Silver CompoundsDissolve 10 mg of the substance under examination in 10 ml of water or use 10 ml of the prescribed solution. Add 0.3 ml of dilute hydrochloric acid; a curdy white precipitate, soluble in dilute ammonia solution, is produced. Add potassium iodide solution; a yellow precipitate, soluble in nitric acid, is produced.
Sodium SaltsA. Dissolve 0.1 g of the substance under examination in 2 ml of water or use 2 ml of the prescribed solution. Add 2 ml of a 15 per cent w/v solution of potassium carbonate and heat to boiling; no precipitate is produced. Add 4 ml of a freshly prepared potassium antimonate solution and heat to boiling.
Allow to cool in ice and if necessary scratch the inside of the test-tube with a glass rod; a dense, white precipitate is formed.
B. Acidify a solution ofthe substance under examination with 1M acetic acid and add a large excess of magnesium uranyl acetate solution; a yellow, crystalline precipitate is formed.
SulphatesA. Dissolve about 50 mg of the substance under examination in 5 ml of water or use 5 ml of the prescribed solution. Add 1 ml of dilute hydrochloric acid and 1 ml of barium chloride solution; a white precipitate is formed.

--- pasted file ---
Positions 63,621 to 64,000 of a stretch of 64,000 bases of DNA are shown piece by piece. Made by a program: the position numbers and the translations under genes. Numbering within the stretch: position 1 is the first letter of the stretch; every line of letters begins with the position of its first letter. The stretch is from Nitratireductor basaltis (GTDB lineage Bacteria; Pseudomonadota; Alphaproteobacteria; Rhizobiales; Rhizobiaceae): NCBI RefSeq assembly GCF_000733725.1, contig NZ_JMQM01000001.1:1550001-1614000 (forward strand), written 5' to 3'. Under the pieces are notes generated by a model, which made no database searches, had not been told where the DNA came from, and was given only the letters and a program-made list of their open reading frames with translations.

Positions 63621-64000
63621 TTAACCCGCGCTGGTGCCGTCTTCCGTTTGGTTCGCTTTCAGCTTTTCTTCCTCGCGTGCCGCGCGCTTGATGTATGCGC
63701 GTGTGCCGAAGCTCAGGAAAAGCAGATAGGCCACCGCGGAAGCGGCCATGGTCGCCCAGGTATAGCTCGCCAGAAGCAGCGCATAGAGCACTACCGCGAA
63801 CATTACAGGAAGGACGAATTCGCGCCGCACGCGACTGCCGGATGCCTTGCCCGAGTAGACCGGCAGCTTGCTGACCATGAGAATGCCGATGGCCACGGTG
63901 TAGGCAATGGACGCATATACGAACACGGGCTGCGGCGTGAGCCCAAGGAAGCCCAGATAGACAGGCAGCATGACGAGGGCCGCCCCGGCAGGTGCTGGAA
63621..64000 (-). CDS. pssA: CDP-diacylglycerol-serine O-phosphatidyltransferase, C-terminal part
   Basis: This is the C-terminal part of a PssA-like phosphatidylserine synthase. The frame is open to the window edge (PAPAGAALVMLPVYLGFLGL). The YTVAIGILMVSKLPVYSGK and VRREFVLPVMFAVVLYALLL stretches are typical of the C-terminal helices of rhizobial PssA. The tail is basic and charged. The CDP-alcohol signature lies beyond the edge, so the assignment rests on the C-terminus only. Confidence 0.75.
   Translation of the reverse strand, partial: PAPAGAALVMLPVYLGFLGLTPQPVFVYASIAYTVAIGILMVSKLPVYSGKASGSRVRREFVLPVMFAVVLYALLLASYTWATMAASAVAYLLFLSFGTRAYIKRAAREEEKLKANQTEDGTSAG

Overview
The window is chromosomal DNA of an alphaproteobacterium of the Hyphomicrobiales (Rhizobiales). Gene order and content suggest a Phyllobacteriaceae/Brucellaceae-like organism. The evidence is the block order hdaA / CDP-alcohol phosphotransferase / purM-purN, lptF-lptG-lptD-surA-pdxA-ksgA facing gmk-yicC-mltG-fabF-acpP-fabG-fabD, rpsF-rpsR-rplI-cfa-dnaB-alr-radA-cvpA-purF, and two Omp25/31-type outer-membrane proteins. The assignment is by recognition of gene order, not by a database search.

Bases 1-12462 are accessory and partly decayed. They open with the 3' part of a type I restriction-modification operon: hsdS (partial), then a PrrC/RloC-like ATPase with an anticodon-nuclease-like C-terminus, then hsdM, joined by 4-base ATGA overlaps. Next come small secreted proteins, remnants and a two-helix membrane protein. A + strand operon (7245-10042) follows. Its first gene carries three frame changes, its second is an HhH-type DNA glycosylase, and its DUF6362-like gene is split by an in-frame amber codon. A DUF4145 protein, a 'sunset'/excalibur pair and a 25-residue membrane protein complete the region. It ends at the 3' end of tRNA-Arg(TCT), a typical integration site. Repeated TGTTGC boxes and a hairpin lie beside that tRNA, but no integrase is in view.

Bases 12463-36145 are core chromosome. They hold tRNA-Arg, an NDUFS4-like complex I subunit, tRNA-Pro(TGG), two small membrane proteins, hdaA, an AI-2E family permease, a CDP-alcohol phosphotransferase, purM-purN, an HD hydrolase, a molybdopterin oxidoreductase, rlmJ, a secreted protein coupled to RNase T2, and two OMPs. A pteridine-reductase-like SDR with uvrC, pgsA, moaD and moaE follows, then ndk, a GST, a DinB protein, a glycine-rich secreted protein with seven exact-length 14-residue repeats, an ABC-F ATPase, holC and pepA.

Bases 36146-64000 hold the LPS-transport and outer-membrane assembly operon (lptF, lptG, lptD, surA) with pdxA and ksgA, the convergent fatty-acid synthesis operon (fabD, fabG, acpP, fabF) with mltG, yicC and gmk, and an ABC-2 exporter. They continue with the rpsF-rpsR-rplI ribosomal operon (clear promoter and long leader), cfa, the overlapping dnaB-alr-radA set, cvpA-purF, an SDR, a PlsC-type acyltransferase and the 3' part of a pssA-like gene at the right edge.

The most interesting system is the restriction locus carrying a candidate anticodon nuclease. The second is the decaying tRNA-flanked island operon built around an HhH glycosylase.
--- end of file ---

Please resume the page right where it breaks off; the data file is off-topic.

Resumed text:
B. Add 0.1 ml of iodine solution to the suspension obtained in test A; the suspension remains yellow (distinction from sulphites and dithionites) but is decolorised by adding, dropwise, stannous chloride solution (distinction from iodates). Boil the mixture; no coloured precipitate is formed (distinction from selenates and tungstates).
C. Dissolve about 50 mg of the substance under examination in 5 ml of water or use 5 ml of the prescribed solution. Add 2 ml of lead acetate solution; a white precipitate, soluble in ammonium acetate solution and in sodium hydroxide solution, is produced.
Ankur Choudhary is India's first professional pharmaceutical blogger, author and founder of Pharmaceutical Guidelines, a widely-read pharmaceutical blog since 2008. Sign-up for the free email updates for your daily dose of pharmaceutical tips.
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